Race Day Fuel - Part 2

During the Action

 

Racing puts the biggest demands on your body; asking it to go longer, harder, and survive more stress then in training. Think about fueling your body to match your race goals, not just your training goals.  


Go above and beyond training nutrition. 

A common issue is fueling a race like you would practice. While you should stick to foods you’ve practiced with, the nutrition guidelines might not support your race goals. For example, lets look at doing a 75 minute crit race. The guidelines say ‘don’t worry about fueling this activity because it is under 90 minutes and your body has enough stores to get your through. However, this isn’t a ‘lets get through it’ training session, this is a RACE and you should do more than ‘get through it’. You don’t have to over do it, but even a sport drink mouth rinse could be beneficial over nothing. Adding nutrition during an event like this can help boost your body’s energy and get you better results. Read more on the guidelines of eating during activity here.

Factor in HOW to consume your food.

In training, it is common to take a pit stop to refuel; eat your gel while at a stop light or roll into a gas station to snack on your bars or sandwich. While racing, this is not an option! You need to consider if you have the skill to take nutrition while working at your max effort and while in tight packs or difficult positioning. Not taking nutrition during a race because you’re not capable of taking a handout, reaching for your bottle, or unwrapping a bar will definitely hurt your performance.  Read this for more info on practicing HOW to eat. 

Type of Race.

Just like in training, the intensity and duration dictate what type of fuel you need to take in. For endurance races, you’ll need more calories overall and more calories from all three macronutrients. Bringing along items like trail mix, sandwiches, bars, and gels make sense. However, if you’re doing that 75 minute crit, there is no need for sandwiches and trail mix and your nutrition should be based in simple carbs to fuel the quick energy boosts the race will demand. Regardless of the type of fuel and type of race, the best strategy is to fuel early and often; do not wait until you bonk to eat!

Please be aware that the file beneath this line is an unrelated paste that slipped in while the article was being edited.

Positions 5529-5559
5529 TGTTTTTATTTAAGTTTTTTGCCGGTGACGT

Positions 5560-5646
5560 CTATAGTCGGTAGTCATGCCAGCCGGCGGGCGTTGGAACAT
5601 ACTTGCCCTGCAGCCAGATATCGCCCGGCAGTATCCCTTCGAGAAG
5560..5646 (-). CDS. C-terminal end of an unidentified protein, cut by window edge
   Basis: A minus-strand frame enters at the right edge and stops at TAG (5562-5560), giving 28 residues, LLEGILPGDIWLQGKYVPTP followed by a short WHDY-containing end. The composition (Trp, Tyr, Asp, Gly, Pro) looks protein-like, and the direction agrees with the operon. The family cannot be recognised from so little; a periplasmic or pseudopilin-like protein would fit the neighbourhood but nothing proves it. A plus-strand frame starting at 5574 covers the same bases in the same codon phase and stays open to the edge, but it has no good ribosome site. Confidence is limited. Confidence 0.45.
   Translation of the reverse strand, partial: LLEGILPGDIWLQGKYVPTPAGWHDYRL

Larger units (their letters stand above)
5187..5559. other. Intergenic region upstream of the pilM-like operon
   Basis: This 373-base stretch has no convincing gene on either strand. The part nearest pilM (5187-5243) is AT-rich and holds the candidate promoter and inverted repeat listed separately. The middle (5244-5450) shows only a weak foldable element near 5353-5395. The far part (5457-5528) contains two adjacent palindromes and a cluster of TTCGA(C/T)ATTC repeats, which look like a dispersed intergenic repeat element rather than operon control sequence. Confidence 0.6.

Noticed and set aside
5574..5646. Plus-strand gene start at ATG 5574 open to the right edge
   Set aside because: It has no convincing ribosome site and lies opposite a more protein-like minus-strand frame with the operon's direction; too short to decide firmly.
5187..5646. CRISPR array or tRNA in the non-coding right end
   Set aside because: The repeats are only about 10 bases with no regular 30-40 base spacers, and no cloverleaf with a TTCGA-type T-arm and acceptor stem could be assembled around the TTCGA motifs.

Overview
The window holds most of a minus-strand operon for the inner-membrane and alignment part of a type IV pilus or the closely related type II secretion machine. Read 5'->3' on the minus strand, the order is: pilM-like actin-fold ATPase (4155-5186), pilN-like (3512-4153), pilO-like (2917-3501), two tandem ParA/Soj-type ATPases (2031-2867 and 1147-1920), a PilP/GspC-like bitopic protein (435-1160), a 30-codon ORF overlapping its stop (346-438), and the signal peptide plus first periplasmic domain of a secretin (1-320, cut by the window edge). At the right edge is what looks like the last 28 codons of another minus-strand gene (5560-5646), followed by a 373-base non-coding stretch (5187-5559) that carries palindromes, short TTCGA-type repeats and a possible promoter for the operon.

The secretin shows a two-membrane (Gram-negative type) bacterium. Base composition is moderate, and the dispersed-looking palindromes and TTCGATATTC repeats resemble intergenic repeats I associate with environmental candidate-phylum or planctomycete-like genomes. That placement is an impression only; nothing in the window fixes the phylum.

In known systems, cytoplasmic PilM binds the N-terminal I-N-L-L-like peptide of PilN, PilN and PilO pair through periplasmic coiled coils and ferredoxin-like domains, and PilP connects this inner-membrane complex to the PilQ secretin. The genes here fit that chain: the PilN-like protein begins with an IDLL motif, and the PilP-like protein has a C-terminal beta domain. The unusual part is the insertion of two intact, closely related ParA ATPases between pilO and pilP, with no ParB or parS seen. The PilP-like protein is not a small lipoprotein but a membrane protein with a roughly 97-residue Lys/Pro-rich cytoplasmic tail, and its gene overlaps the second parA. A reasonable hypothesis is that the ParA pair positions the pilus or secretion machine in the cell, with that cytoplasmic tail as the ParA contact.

Personal Eating History.

Many races have aid stations that are stocked with nutrition. Know your race’s sponsors and options before you go into it. It is always best to carry as much of your own nutrition as possible and rely on the race’s supply only if you must. It can be disastrous when an athlete decides to drink the sport beverage offered when they’ve never used it in training. Stick with brands, combinations, and nutrition sources that you are familiar with. 



Eat This

Not That

Remember that you are eating to fuel performance and intense energy during a race. It is not the same as normal, day to day eating to promote general healthfulness. 



Top Tips

  • Aim for 30-90 grams of carbohydrate / hour of activity.
  • Supplementing solids with beverages that have carbs and electrolytes is a smart race fueling strategy.
  • Know what your body can handle. Some people do best with straight glucose while others need combinations of fructose and glucose.
  • Eat often and early. Your fueling should start at the start line so you don’t end up short on energy.
  • Give your body more nutrition than you think you need. Racing demands more than a typically training event.
  • Consider temperature, type, duration, and intensity of your race when choosing what nutrition to bring along.
  • Keep track of what you ate during the race and add that info to your race recap/ training log.
  • Know what your race will have offered at aid stations, if anything.
  • Know what foods may help or hurt you. Will caffeine give you a boost or just upset your stomach? Will a sport drink increase your energy or leave a gross taste in your mouth?
  • Make sure you are physically able to take nutrition during a race situation.  

Check out a Professional's intake  Here